Both Mr. Ferrara and I are veterans of the legal battles over Terri Schindler-Schiavo. Mr. Ferrara played the greater role, devoting his efforts to the legal fight to save Terri’s life. My legal involvement was far more modest in comparison – I was asked on a couple of occasions to draft a canonical brief demanding respect for Terri’s pastoral and canonical right to the sacraments. Yet both of us were aware of the “Terri principle” when fighting Terri’s legal battles. The courts interpreted the law favorably when it helped Michael Schiavo, but unfavorably if a favorable interpretation would help Terri.

A similar principle appears whenever the commissions and tribunals pursue a complaint against Christians. Experts in civil law have told me that tribunal decisions, being quasi-judicial, do not establish legal precedent. However, many tribunal decisions cite other tribunal decisions when imposing a “remedy” upon the accused. Thus the tribunals follow precedent in practice, and their practice is to “remedy” against Christians. However, the tribunals tend to ignore precedents that establish constitutional and legal protections for the accused.

Here are a handful of examples off the top of my head: A Knights of Columbus Hall was fined $2,000 plus damages for declining to rent their hall for a same-sex marriage; Evangelical Protestant printer Scott Brockie was fined $5,000 for declining to print homosexual-themed stationary; Mayor Diane Haskett was fined $10,000 plus interest for declining to declare a gay pride day for the City of London; Christian Horizons, an Evangelical ministry that operates group homes for the mentally challenged, was fined $23,000 for dismissing a Lesbian employee despite having signed an employment contract whereby she agreed to live according to Christian moral standards. A few minutes on-line with Google will call up several other examples of sexual activists using the country’s human rights tribunals to persecute Christians.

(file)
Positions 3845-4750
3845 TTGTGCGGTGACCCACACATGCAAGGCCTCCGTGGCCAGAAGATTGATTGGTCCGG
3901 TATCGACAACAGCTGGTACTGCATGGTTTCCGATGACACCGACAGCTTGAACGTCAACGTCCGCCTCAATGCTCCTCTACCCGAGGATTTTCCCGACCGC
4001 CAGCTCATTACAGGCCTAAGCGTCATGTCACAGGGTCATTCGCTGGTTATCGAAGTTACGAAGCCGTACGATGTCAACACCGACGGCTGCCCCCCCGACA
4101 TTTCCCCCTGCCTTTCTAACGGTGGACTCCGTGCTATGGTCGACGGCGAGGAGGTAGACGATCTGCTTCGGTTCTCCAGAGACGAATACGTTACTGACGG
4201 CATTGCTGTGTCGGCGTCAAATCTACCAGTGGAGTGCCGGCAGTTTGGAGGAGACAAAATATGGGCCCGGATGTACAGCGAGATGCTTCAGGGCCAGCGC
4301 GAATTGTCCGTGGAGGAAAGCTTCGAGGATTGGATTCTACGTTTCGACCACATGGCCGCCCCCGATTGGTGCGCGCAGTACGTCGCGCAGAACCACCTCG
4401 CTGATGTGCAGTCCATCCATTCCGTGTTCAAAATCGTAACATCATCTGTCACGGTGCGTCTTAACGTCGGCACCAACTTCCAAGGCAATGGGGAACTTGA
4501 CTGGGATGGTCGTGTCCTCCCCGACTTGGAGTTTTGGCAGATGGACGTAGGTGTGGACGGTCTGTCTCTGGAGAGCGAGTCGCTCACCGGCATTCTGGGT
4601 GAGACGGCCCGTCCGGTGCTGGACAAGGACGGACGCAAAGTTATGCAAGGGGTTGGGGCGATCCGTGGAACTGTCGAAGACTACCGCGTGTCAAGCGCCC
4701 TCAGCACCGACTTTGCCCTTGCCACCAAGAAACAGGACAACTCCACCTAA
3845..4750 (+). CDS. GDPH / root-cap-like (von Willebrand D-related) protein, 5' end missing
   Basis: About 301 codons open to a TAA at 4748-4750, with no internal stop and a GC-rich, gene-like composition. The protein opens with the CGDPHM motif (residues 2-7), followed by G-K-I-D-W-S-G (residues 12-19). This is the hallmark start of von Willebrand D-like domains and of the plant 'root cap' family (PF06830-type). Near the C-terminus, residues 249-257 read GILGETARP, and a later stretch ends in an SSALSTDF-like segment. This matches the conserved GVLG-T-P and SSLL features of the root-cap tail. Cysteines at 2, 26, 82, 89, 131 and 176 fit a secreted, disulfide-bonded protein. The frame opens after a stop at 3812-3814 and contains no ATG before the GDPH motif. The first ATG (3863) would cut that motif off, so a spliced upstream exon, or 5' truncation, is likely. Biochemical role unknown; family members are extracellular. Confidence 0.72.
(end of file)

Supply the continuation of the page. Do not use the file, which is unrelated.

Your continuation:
Barring a miracle on the same proportion as Our Lady of Fatima’s miracle of the sun, the tribunal will use the Boissoin decision as a precedent to decide against Fr. de Valk. In the eyes of the commission, both are Christian clergy (The tribunals would probably condemn Pope Leo XIII’s Apostolicae curae as a hate document). Both publicly defend Christian moral teaching. And both have published articles critical of homosexual activism within the broader Canadian society.

So what can Fr. de Valk anticipate when he goes before Canada’s human rights tribunals? The answer is fourfold: 1) Thousands of dollars in fines; 2) An order to apologize to the homosexual activist who initiated the complaint against him; 3) An order to never again communicate the Church’s traditional teaching on moral issues – not only from the pulpit, but in the confessional as well; and 4) A prohibition from speaking out against the injustice of Canada’s “human rights” racket to which he was subjected.

Thank-you, Mr. Matt, for joining your cousin at The Wanderer in condemning this injustice. Thank-you for standing up for Fr. de Valk and the Church’s teaching concerning marriage. And  thank-you for exposing The Remnant’s readership to Canada’s quasi-judicial prosecution of Christians.

Please continue to keep Fr. de Valk and other persecuted Christians in prayer.

Our Lady, Queen of Martyrs and Mother of Priests, pray for us.